Participating dogs must be on leash and have a current license.
Adoptable Pet of the Week
Indigo is a longhaired black cat who is awaiting adoption through the Animal Shelter Assistance Program. He will really appreciate a home of his own as he was abandoned and lived for a time on the street. Hence he will make a great indoor/outdoor cat (if you live in a coyote-free neighborhood), although he might prefer being the only cat in your life. Indigo is super affectionate and will give lick kisses and gentle love bites. He’ll rub his cheeks all over you and is particularly fond of rubbing heads and “cleaning” faces. Still playful at seven years, this boy enjoys batting around his toy mouse and anything else that moves. And he adores being brushed and pampered!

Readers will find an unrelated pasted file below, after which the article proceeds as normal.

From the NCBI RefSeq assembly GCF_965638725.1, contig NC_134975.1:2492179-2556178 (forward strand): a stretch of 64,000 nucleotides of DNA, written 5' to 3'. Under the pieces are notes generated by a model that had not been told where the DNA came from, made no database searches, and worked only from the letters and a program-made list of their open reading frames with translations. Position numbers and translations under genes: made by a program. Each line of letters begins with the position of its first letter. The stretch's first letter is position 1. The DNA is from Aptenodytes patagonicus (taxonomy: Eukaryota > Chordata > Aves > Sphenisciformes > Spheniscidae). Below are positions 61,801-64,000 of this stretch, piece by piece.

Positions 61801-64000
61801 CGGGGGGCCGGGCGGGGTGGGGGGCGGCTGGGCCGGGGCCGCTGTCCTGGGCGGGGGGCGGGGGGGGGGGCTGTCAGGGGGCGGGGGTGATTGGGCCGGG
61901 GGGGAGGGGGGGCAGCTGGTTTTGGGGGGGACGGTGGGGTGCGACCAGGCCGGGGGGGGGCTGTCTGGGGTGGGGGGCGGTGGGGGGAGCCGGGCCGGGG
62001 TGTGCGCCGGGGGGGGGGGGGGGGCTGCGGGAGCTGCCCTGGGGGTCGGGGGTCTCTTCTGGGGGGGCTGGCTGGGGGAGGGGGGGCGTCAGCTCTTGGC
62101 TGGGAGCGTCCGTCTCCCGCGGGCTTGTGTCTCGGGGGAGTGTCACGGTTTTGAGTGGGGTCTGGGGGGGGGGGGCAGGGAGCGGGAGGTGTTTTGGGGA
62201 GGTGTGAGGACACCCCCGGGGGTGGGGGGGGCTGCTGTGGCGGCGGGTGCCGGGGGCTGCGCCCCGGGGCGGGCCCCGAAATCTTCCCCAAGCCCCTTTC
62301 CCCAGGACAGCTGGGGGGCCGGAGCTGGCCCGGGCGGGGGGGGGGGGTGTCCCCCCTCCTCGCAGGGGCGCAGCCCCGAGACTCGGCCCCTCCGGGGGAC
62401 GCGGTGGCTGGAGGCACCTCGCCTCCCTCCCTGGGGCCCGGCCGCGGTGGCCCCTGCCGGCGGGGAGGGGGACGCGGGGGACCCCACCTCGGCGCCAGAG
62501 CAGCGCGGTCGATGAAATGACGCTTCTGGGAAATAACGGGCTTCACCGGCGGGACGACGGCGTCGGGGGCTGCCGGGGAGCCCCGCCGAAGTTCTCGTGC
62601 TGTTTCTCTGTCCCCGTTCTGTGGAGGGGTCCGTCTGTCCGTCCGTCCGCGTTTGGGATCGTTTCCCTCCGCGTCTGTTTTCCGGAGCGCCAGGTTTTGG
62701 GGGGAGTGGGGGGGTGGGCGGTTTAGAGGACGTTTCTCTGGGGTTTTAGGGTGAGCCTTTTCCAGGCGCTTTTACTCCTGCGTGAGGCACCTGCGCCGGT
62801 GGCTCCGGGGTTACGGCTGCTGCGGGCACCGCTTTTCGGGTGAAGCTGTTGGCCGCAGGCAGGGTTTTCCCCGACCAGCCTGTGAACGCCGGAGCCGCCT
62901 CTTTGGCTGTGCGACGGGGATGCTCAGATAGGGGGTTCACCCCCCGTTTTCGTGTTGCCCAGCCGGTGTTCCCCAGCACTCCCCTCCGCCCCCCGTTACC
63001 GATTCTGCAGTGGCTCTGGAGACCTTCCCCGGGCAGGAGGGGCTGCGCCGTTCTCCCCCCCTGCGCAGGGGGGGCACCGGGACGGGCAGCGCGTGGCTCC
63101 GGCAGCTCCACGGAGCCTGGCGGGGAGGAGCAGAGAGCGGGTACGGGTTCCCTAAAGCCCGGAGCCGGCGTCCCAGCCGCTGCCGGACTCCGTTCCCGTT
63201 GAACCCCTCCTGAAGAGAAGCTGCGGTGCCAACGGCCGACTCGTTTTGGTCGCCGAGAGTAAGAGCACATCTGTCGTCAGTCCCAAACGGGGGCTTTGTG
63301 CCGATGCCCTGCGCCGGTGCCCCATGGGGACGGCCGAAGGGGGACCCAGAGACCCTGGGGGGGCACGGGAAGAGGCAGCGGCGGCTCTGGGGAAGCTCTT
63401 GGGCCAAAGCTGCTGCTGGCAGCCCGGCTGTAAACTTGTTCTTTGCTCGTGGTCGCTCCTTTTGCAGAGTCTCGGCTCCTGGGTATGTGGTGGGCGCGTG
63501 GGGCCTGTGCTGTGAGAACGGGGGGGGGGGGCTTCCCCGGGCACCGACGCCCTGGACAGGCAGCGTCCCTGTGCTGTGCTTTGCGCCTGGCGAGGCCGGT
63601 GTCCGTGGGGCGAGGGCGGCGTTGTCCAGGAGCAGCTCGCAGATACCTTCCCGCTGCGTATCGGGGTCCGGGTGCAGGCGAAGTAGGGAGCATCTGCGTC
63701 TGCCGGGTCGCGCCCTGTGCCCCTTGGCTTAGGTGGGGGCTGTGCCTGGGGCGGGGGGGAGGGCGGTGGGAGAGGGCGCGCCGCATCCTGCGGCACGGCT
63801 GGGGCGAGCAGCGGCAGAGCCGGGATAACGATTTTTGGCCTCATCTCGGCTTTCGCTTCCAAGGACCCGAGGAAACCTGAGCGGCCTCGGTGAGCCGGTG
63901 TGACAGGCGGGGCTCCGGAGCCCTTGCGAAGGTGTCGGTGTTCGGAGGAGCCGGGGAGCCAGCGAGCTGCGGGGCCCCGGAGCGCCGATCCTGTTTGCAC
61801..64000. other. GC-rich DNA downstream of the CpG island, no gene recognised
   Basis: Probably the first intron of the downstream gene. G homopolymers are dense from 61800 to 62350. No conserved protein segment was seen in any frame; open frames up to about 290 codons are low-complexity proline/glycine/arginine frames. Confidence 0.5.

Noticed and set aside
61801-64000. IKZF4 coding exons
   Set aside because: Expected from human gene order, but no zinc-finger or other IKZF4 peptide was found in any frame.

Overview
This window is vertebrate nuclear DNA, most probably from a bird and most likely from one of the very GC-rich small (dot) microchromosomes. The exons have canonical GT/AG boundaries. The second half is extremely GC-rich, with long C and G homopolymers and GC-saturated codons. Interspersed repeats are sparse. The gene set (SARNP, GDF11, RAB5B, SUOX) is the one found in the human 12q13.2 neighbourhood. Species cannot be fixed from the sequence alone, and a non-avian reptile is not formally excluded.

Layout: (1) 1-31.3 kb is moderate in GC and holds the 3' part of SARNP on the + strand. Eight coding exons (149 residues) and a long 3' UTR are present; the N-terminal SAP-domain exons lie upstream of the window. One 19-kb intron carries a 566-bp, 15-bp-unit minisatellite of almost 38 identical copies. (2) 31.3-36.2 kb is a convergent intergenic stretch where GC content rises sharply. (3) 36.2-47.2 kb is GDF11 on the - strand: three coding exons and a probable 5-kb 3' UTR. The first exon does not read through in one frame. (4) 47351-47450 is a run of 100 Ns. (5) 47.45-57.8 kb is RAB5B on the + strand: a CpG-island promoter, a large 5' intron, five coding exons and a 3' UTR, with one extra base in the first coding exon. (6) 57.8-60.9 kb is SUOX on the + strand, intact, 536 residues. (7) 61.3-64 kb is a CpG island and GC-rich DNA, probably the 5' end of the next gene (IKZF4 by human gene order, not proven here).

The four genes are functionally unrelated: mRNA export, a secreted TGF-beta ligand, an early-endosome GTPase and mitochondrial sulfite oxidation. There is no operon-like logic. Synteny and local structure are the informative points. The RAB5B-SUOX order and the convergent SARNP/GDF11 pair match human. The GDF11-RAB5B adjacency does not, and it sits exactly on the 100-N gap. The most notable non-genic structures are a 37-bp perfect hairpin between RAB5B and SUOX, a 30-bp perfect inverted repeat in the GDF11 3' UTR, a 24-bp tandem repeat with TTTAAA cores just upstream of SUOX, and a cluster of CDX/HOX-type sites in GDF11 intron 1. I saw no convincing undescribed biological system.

The following is included in the adoption fee at ASAP: Spay or neuter surgery, flea treatment, vaccinations, microchipping, health evaluation, including testing for Feline Leukemia (FeLV) and Feline Immunodeficiency Virus (FIV). Cats thought to be 10 years or older receive a full blood panel evaluation, thus assuring that the cat is indeed healthy and adoptable. Medical and drug coverage through ASAP’s vet for two weeks beyond adoption, if necessary, temperament evaluation and Cat Carrier (you can save the County money by bringing your own).
Animal Shelter Assistance Program (ASAP) is a volunteer-based, non-profit organization that takes care of the cats and kittens at the Santa Barbara County Animal Shelter. ASAP provides humane care for these animals and works to eliminate the practice of euthanizing them for reasons other than serious health or behavior problems.
For more information, visit ASAP at the Santa Barbara County Animal Shelter, 5473 Overpass Rd. Adoption hours are Monday to Friday, 9 a.m.-4:45 p.m.; Saturday, 10 a.m.-4 p.m. For more information, visit www.asapcats.org or call 805-683-3368